Time for some straight talk. This election was not a repudiation of the status quo or a rejection of Barack Obama’s “third term”. On the contrary, of those 140 million voters yesterday, 54% gave President Obama a positive job approval rating and more (31%) said they were doing better financially than said they were doing worse (25%). Indeed, my colleagues at PPP showed a little over two weeks ago that when Hillary Clinton was leading Donald Trump by just 2 points, Mr. Obama was leading 54% to 41% in a hypothetical matchup with Mr. Trump. So let’s just get that out of the way.
Donald Trump won because he was the first serious candidate in the past 25 years to address the rage felt by a white middle class that feels it has lost ground. Financially, they are troubled not only by lost jobs but by lower buying power, a fear of losing their status as middle class, and a growing sense that their children are no longer an outlet for their hopes. In fact, they see that their kids may even do worse. Trump’s bombast was demagogical and he clearly positioned himself as someone who could game the machine while at the same time exposing how easy it has been for a billionaire to use the corrupt “system” to his advantage. His red baseball cap said it all to a willing and jaded group of constituents – “Make America Great Again” – meaning he was ready to address wages, jobs overseas, battle immigration that was threatening the very existence of white America, and talk tough to our adversaries overseas. No wonder he was the first candidate in history to talk about the size of his “thing”. He was John Wayne and Jack Nicholson (in “The Shining”).
But it was more than that. Yesterday’s election was about Hillary Clinton as the wrong and possibly the worst candidate the Democrats could have nominated. First is the craven lust for power that she and her husband displayed. The sheer sense of entitlement. While she tried late to turn her message to women into “it is our turn”, her campaign was all about her. It was very much about “my turn” – so transparent that her slogan said it loudly and clearly: “I’m with her”.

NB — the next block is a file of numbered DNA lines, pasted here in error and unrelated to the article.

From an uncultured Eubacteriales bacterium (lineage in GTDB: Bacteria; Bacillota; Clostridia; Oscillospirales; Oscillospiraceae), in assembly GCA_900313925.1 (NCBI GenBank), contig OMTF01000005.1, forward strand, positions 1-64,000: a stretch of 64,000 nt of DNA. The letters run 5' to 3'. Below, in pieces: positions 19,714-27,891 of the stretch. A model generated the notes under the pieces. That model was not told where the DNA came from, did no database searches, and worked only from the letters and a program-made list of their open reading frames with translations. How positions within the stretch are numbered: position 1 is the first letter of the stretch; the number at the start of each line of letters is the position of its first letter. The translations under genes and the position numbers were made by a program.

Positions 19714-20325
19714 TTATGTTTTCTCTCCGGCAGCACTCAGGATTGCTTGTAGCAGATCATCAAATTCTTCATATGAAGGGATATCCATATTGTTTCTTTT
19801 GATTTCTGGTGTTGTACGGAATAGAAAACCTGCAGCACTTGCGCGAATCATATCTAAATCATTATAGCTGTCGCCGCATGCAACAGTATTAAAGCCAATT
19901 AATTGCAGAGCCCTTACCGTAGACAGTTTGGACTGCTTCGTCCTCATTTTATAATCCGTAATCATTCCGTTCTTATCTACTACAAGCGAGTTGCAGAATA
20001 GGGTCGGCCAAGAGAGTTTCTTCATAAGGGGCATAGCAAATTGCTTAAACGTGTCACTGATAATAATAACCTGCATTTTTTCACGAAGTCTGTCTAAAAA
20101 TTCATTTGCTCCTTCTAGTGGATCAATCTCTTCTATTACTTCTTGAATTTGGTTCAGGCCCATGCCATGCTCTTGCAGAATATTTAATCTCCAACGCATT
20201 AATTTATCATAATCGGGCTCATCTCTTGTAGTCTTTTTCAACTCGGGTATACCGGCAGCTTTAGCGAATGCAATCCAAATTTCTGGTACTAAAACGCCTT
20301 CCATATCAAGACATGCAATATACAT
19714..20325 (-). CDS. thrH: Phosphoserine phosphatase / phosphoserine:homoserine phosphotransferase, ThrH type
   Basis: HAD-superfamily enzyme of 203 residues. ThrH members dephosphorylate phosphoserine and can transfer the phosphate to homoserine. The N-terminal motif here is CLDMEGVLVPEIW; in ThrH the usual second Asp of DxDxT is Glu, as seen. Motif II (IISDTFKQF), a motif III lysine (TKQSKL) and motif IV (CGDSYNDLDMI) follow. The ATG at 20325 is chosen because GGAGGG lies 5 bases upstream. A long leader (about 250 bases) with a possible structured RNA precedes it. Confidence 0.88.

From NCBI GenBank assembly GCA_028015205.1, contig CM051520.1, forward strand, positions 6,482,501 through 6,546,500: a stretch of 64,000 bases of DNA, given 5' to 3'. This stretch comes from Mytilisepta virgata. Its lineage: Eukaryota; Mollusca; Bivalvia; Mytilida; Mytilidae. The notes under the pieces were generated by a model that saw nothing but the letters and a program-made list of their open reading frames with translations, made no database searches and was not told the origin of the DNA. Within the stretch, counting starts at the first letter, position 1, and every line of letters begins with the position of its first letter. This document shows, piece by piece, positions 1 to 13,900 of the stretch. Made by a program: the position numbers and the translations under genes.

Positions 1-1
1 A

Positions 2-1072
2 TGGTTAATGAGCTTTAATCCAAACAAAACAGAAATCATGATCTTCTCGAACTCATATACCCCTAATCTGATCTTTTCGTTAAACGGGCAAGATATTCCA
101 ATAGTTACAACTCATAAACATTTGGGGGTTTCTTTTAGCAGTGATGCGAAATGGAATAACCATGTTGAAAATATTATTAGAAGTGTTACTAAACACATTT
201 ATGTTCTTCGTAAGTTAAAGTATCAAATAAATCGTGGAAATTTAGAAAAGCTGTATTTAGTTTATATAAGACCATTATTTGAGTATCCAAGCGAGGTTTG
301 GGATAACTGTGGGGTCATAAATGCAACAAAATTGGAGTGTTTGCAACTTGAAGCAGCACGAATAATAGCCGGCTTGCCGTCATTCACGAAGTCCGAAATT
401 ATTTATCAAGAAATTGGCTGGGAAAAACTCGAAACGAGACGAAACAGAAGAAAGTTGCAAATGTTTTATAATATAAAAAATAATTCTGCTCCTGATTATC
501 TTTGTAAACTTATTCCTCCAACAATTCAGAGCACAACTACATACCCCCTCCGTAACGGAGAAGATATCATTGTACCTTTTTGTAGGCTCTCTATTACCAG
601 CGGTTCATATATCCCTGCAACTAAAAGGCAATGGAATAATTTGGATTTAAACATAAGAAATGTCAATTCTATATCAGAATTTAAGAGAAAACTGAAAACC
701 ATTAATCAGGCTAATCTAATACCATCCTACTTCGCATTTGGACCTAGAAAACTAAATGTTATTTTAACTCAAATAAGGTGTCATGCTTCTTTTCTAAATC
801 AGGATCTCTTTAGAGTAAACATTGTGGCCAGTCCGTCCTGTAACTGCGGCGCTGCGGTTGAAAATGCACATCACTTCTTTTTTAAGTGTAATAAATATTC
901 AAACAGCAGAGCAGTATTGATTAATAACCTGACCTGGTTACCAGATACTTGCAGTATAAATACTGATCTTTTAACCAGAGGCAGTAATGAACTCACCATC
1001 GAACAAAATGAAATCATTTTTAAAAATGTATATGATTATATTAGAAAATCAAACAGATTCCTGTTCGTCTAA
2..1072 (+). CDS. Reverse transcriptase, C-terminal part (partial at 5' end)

To be turned off by her smile and cackle was hardly being a misogynist. It was all about gestures that gave off the message that she was manipulative, arrogant, and just a tad disingenuous. Let’s face it, this election was not supposed to be close. Democrats went into it with clear advantages: a popular President, an economy that was turning around, a recent Electoral College history that was frontloaded for Democrats, and an opposition in complete disarray. And she blew it. She did so by underperforming Mr. Obama. She only received 54% of 18-29 year olds and 87% of a lower turnout of African Americans. In slam dunk Wisconsin, she only defeated Mr. Trump among 18-29 year olds 46%-39% (Obama had received 60% four years ago).
Any other Democrat would have won handily. Mrs. Clinton was not done in by Benghazi, by her emails, or by FBI Director James Comey. She made them all possible. There would have been no Comey had there not been questions. And there would not have been questions if she wasn’t always trying to bend the rules in her own favor. They were the result of her own actions. There was plenty of smoke. There is even more smoke at the Clinton Foundation, where Clinton, Inc. reigns (and draws from the account) supreme.
Above all, she was the perfect foil for someone running an anti-Establishment campaign. She embodies that Establishment, the permanent government, the elite. She also embodies a singular lack of authenticity that voters – especially younger ones – just could not handle.
In the process she not only snatched defeat from the throes of a sure victory. She also dragged her party down with her. What do you think? Will she regroup today and make another run?